The sale of e-cigarettes has risen dramatically from £2.5 million in 2011 to £23.9m in 2013. As sales have gone up so too have calls for regulation. The UK government along with many others have called for a medicalization approach by which E Cigarettes and E Liquid would be treated and regulated like any other medicine. If this were to be enforced, nicotine levels would be controlled, flavours would be restricted and the products would only be available from a pharmacy or on prescription. Trading E Cigarettes and related products would require an expensive medical license that would damage the industry as it stands today beyond repair. For the consumer it would mean expensive products and limited availability. The E Cigarette would be pushed underground at the compromise of quality and safety,something we’re firmly against.
Fortunately for now, it looks like the medicalization approach has been rejected. After much debate, on the 8th October in Strasbourg, the European Parliament voted on a raft of measures to regulate tobacco and nicotine products. MEPs rejected the approach of regulating e-cigarettes as medicines by a majority of 64… 362 against to 298 for. But, for now unfortunately a medicalization approach has not been defeated and this vote does not mean there will be no regulation at all, far from it.
The European Parliament voted in favour of a mixture of restrictions that draw on traditional tobacco regulation. A few possible outcomes are a ban on advertising for E Cigarettes, nicotine amounts restricted to a maximum of 30mg and the restriction of certain additives. We, along with the majority of the industry believe that Tobacco regulations do not apply to the E Cigarette and cannot be transferred for use with a product that is so different to cigarettes. This kind of haphazard regulation could force the industry into a costly, bureaucratic mess. E liquid might have to contain excessively large warning labels (out of proportion to risk), the improvement of E Cigarette technology maybe slowed down as some models don’t comply with the rules. The bottom line is: less people make the switch from smoke to vapour.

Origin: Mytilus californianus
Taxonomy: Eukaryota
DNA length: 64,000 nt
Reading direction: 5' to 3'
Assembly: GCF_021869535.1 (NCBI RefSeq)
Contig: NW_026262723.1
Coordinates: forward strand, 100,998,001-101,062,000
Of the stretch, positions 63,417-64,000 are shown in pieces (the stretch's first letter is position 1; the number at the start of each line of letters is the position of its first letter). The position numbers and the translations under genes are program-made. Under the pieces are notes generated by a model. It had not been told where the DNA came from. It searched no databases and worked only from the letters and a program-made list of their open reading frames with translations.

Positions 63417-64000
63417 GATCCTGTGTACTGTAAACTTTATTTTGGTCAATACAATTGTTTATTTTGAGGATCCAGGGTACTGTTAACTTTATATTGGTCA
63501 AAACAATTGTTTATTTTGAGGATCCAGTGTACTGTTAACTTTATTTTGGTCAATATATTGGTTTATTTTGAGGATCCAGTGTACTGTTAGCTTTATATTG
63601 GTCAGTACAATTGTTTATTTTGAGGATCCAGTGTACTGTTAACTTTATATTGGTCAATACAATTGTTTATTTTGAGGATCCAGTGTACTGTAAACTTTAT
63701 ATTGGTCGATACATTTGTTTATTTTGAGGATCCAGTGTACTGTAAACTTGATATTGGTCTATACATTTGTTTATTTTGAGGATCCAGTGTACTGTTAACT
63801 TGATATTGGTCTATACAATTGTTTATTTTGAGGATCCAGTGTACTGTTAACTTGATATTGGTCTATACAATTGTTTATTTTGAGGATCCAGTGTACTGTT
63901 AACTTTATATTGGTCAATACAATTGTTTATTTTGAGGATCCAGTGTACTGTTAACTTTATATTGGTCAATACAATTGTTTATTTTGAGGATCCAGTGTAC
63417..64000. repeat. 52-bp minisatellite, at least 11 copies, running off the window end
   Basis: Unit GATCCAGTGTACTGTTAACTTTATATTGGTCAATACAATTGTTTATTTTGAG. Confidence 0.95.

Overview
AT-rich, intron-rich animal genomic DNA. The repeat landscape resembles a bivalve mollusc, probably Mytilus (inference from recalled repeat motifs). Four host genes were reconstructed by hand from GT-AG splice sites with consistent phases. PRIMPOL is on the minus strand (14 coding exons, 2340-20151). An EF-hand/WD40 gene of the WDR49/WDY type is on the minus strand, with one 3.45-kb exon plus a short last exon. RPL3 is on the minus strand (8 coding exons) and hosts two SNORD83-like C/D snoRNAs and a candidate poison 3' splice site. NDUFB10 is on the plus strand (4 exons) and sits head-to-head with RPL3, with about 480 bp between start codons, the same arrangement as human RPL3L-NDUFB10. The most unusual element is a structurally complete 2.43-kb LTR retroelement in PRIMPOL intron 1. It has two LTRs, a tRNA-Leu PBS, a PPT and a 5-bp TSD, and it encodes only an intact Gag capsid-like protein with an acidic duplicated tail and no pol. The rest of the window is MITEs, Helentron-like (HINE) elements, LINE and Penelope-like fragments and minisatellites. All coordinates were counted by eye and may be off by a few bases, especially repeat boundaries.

We at Mist strongly believe that the best way forward for the regulation of E Cigarettes is purpose-built regulation for nicotine containing products. We want to see MEP’s pushing for regulation that sets standards for e-cigarette performance and safety (originally proposed in 2010), we want definitions for accountability and responsibility, schedules for prohibited ingredients etc. We want to ensure that all E liquid is of the highest quality. Most of all we want to see the UK government drop its proposals to regulate E Cigarettes as a medicine.